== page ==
Andrew Novakovic is a professor in the College of Agriculture and Life Science’s Dyson School of Applied Economics and Management at Cornell University. His research focuses on the U.S. dairy industry. Novakovic comments on recent concerns about spikes in the prices of milk and other dairy products.
“Since the mid-1990s, the farm price of milk has fluctuated in a pronounced cyclical pattern. When milk prices are heading down, farmers express concern that retail prices won't follow and thereby make it harder to get supply and demand back into balance around more average prices. When they are heading up, downstream industry and consumer voices worry about impacts on affordability and consumption.
“In early 2014, we are hitting a new high for the price of milk paid by fluid milk processors. The March 2014 price, already established, will exceed by about 20 cents per gallon the previous highs in 2004, 2007, 2011, and 2012. The January 2014 farm value of milk used by fluid processors is comparable to the December 2013 price. At that time, the national average for the retail price of a gallon of milk hit $3.58, nearly identical to the $3.55 estimated for this January.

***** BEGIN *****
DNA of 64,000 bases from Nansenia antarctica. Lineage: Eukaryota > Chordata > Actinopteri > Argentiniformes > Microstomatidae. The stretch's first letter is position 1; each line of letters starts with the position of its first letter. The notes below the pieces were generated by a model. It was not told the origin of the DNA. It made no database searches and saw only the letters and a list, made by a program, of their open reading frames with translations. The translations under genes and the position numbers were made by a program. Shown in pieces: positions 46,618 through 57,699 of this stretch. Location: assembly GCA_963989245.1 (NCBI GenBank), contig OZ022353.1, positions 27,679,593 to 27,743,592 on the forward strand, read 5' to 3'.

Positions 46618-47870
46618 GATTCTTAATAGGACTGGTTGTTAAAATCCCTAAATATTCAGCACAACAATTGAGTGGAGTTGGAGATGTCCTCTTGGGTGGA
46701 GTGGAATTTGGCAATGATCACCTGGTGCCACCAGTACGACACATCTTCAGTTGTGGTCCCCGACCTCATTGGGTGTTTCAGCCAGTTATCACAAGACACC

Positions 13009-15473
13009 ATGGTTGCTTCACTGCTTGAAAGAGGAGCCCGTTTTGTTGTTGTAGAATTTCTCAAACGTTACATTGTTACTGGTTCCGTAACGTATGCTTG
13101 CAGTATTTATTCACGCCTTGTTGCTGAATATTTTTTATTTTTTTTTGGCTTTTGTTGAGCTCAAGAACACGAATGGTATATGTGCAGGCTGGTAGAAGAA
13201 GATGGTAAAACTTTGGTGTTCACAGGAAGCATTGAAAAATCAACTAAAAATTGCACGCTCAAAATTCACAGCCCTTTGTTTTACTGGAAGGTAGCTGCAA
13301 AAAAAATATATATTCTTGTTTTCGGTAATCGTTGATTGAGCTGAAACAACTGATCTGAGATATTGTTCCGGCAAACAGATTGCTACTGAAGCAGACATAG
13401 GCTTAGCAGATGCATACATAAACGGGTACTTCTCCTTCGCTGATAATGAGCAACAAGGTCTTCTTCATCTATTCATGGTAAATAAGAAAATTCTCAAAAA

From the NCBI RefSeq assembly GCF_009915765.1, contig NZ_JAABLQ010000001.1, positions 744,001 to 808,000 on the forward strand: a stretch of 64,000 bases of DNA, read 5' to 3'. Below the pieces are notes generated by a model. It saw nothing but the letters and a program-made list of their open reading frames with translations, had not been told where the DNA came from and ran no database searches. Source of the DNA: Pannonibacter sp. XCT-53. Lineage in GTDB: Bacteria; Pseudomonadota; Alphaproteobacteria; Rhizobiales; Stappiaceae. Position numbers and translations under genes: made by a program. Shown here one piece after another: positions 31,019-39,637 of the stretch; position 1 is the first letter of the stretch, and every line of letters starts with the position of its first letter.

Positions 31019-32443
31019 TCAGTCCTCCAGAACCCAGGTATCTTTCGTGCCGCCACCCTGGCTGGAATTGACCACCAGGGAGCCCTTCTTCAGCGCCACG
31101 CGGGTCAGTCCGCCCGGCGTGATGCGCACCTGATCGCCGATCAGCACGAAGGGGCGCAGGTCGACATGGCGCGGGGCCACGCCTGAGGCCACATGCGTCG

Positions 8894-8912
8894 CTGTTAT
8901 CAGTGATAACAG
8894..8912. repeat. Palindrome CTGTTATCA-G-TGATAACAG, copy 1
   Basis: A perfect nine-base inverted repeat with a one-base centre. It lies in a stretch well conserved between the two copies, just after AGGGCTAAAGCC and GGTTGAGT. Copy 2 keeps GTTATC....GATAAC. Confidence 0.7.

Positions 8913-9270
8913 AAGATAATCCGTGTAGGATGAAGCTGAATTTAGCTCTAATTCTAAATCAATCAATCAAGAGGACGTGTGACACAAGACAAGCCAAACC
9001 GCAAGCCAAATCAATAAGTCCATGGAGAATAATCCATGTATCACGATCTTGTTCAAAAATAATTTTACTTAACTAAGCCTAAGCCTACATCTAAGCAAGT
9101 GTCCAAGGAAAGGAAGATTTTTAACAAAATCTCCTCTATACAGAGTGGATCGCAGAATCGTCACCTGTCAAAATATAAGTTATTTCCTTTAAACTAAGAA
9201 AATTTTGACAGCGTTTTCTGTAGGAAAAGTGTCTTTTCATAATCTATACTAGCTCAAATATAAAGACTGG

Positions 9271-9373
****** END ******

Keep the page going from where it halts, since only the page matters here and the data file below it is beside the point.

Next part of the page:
“So, will retail milk prices hit a new high level in the next few months? Assuredly they will.
“Farm values for milk are being impacted today primarily by world market conditions that have driven demand ahead of supply. U.S. market conditions portend increasing milk production over the next few months that will likely bring prices down somewhat later this year. However, the bigger news is that demand in China and other emerging markets is exerting an effect on the value of milk all over the planet, including the U.S.”